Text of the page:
Group V The Rocky Inner Planets

Terrestrial planets are Earth-like planets (in Latin, terra means Earth) made up of rocks or metals with a hard surface — making them different from other planets that lack a solid surface. Terrestrial planets also have a molten heavy metal core, few moons, and topological features such as valleys, volcanoes and craters. In our solar system, there are four terrestrial planets, which also happen to be the four closest to the sun: Mercury, Venus, Earth and Mars. During the creation of the solar system, there were likely more terrestrial planetoids, but they likely merged or were destroyed.

NASA's Kepler space observatory had discovered more than 1,000 confirmed alien planets — and thousands more possibilities — as of August 2015. Using the data from the telescope, scientists have calculated that there may be billions of Earth-like planets in the Milky Way galaxy! Kepler scientists also found that super-Earths — planets slightly larger than our own — are in the universe. If these super-Earths are rocky, it would make rocky planets a common phenomenon. However, not all of these are habitable;i.g some are too close or far from their parent star.

Rocky planets developed from small grains of dust that collided and stuck together to form pebbles, boulders, kilometer- and mile-sized planetesimals, and larger planetary embryos and protoplanets). They formed in the inner portion of the disk located closer to the developing Sun during the first 100 million years of the System's birth, where it was too warm for the four developing planets to form water and more volatile ices and gather up sufficiently in gravity so they might to hold onto the plentiful, but lightest gases of the Solar nebulae (hydrogen and helium) to become "gas giants." Although rocky (and icy protoplanets) formed in the Main Asteroid Belt, the early development of Jupiter prevented protoplanets like icy Ceres from collecting into larger planetary bodies.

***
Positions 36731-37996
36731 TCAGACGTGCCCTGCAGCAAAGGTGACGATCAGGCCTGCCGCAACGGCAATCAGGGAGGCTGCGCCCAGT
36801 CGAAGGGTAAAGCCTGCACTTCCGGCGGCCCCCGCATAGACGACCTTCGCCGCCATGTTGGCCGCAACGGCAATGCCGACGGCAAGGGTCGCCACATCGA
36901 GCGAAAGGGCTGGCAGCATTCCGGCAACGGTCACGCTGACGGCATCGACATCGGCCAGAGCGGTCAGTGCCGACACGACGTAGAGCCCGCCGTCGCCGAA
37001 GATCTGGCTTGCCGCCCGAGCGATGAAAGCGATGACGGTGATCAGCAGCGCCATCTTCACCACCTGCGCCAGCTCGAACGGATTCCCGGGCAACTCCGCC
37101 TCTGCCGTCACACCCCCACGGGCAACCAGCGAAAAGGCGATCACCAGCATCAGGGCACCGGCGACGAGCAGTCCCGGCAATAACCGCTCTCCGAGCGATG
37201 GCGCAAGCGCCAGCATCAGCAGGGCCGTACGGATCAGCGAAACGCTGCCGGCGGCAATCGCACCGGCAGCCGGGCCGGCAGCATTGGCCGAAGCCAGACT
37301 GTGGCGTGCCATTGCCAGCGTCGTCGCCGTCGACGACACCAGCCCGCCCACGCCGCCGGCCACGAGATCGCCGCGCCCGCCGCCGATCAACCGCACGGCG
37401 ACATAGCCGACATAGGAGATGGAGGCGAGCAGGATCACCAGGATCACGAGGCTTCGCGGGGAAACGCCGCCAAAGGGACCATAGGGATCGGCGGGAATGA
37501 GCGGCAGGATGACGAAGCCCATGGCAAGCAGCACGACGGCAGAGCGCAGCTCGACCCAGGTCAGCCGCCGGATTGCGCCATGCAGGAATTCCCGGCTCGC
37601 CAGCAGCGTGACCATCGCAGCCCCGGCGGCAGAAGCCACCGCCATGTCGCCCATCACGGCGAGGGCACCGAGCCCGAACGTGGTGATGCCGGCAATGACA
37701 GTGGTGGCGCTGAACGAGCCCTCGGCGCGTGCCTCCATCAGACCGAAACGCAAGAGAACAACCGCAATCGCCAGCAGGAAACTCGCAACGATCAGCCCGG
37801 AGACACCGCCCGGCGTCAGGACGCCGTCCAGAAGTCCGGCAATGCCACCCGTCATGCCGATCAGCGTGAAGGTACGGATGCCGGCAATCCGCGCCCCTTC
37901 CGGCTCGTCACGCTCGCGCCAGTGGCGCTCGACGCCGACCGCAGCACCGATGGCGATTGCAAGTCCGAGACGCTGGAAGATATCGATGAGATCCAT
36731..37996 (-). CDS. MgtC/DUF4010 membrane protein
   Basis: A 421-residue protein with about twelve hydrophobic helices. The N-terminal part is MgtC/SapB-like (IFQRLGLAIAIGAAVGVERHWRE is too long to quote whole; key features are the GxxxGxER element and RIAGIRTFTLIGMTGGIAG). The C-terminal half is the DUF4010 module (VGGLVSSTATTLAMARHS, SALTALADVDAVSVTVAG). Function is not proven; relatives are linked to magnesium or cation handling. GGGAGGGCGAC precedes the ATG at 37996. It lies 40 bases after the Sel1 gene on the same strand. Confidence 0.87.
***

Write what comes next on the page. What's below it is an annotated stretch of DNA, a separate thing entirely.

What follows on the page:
Earth is the most hospitable to life. Mars may have supported life in the past, but there is no evidence that conditions have ever been life-friendly on Mercury or Venus. Each of the terrestrial planets has a central core made mostly of iron. The layer above the core is called the “mantle” and is usually made of silicate rocks. These are rocks rich in silicon and oxygen. 75% of Earth’s surface is covered in water. Both Mars and Earth have permanent polar ice caps. None of the terrestrial planets in our solar system have ring systems. Planetary scientists suspect that they may once have had rings that have since disappeared. There is one dwarf planet considered to be terrestrial-type world: Ceres. It has a rocky core and an outer mantle, with surface features such as craters and mountains.

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